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Warranty Deed vs. Deed of Trust


When purchasing a home, there are a number of very important legal documents involved. Two such documents that you may encounter are a warranty deed and a deed of trust. A financial advisor could help you navigate through important financial decisions when buying real property. Let’s break down what each document does, what the differences between them are, and when they might come up in the home-buying process.

What Is a Warranty Deed?

A warranty deed is a legal document that is used when transferring ownership of property from a grantor (seller) to a grantee (buyer). It is provided by the seller, and offers certain guarantees to the buyer of that property.

The warranty deed guarantees to the buyer (and the buyer’s lender, if applicable), that the property:

  • Is owned by the seller, free and clear
  • Does not have any outstanding debts, including mortgages
  • Does not have any outstanding liens, judgements or encumbrances

Essentially, a warranty deed affirms that the seller owns the property, has the right to sell the property and that no third parties can lay claim to the property. It is often issued as part of a title search and includes important details such as the address of the property, a description of the lot or parcel, information about the parties involved and the date of the transaction.

Getting a Warranty Deed

When it comes to warranty deeds, there are two types you could encounter: a general warranty deed and a special warranty deed.

A general warranty deed guarantees everything mentioned above and affirms that the property has a clear, transferable title. Generating one of these typically involves an extensive title search. If a lien, judgement or other claim to the property is later found or brought forward, the grantor who issued the general warranty deed can be held liable.

A special warranty deed is the more limited of the two. It also affirms that the seller owns the property and intends to sell it to the buyer; however, it only guarantees that there were no liens, judgements or claims against the property while the seller owned it.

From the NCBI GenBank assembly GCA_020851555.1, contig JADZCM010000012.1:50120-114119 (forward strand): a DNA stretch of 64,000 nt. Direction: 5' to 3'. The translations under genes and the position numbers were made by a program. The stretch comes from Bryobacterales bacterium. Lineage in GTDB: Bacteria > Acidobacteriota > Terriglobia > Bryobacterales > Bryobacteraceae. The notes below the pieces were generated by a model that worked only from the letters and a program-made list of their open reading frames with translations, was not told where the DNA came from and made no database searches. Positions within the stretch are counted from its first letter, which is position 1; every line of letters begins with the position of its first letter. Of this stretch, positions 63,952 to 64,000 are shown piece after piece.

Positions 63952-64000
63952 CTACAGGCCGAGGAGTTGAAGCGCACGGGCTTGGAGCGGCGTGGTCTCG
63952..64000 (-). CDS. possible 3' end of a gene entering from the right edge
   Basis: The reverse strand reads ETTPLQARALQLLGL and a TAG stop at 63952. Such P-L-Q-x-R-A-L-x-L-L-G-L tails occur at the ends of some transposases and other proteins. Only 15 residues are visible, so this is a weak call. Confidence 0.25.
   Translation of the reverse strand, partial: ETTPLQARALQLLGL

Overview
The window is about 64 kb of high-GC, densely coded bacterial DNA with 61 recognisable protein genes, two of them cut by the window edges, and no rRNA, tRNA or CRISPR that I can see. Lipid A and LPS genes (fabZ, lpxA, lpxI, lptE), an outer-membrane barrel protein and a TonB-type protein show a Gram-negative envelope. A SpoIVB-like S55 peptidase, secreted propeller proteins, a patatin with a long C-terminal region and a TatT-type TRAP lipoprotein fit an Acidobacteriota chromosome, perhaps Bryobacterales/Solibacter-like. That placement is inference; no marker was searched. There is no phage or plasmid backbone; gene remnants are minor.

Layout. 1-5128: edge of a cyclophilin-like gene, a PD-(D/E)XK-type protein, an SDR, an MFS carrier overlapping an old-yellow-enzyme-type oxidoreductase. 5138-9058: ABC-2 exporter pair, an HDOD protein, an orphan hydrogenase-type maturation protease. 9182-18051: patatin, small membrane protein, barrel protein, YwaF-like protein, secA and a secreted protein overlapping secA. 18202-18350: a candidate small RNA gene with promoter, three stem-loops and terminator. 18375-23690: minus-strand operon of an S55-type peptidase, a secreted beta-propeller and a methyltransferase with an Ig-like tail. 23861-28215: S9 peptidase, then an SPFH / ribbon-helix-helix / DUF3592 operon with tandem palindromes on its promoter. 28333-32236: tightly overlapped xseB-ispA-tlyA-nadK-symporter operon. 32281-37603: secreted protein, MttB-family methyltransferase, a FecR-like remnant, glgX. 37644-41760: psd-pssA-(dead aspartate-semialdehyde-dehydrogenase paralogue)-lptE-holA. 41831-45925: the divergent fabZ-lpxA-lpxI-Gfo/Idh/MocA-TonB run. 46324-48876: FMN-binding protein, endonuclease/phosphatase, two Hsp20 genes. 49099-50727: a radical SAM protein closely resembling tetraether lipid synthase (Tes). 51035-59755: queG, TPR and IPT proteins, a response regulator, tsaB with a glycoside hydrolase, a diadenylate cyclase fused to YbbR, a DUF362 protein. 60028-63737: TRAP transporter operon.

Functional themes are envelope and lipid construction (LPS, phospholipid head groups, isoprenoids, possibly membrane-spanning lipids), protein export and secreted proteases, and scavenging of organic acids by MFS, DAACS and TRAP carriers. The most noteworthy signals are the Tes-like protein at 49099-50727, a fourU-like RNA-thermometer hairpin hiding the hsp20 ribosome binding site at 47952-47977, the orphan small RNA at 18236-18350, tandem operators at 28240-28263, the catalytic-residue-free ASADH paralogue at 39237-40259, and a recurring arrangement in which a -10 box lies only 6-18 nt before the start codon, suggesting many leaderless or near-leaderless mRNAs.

Special warranty deeds don’t offer any guarantees for the timeframe before the current seller owned the property. This means that a claim or old lien against the property could eventually surface and impact the new buyer. The seller who signed the special warranty deed is not liable, though, unless the claim in question relates to when they owned the property.

What Is a Deed of Trust?

Volumes of bound deeds of trust

A deed of trust is a different type of real estate document that you may receive when buying a home, and can replace a mortgage loan in certain states. Essentially, this document is the buyer’s agreement to repay their mortgage lender according to the terms of their new home loan. A deed of trust is issued at closing, and involves three parties: the trustor (borrower), trustee (third-party who will hold the title; usually the title company) and beneficiary (lender).

As with a mortgage loan agreement, the deed of trust will spell out the details of the agreement including a description of the property, the original loan amount, how the loan will be repaid, what happens if the buyer defaults, any fees involved and a schedule of the loan.

When the lender issues a deed of trust, the borrower will provide the lender with a promissory note in return. This promissory note is the buyer’s binding promise to repay the loan as scheduled. When the loan is repaid, this document will be returned to the buyer and marked as paid in full; at that time, the trustee will also transfer the property’s title to the buyer.

Using a Deed of Trust

Deeds of trust are issued in place of mortgage loans in the following states:

  • Alaska
  • California
  • Colorado
  • District of Columbia
  • Georgia
  • Hawaii
  • Idaho
  • Maine
  • Massachusetts
  • Minnesota
  • Mississippi
  • Missouri
  • Nebraska
  • Nevada
  • New Hampshire
  • New Mexico
  • North Carolina
  • Oregon
  • Rhode Island
  • Tennessee
  • Texas
  • Utah
  • Virginia
  • Washington
  • West Virginia
  • Wyoming

In Alabama, Arizona, Arkansas, Illinois, Kentucky, Maryland, Michigan, Montana and South Dakota, lenders can choose to use either a deed of trust or a mortgage. In the remaining states, only a mortgage loan is allowed.

Bottom Line

Couple looks at the deed to their house

When buying a home, you are likely to encounter a warranty deed, a deed of trust… or sometimes, both. However, while these two legal documents are an important part of the real estate process, and often involve a title company, they play two very different roles. A warranty deed ensures a buyer that the property is owned by the seller and is able to be sold without any encumbrances. A deed of trust is used in certain states, and represents a buyer’s guarantee with their lender to repay the property loan as scheduled.

Tips for Warranty Deeds vs. Deeds of Trust

  • Depending on which state you purchase a home in, you may be issued a deed of trust in place of a mortgage loan agreement. Warranty deeds may be required by lenders before they will finance a home purchase.
  • If you have additional questions about the types of warranty deeds, what your deed of trust means or how it differs from a mortgage loan, consider chatting with a financial professional. SmartAsset’s free tool matches you with up to three financial advisors in your area, and you can interview your advisor matches at no cost to decide which one is right for you. If you’re ready to find an advisor who can help you achieve your financial goals, get started now.

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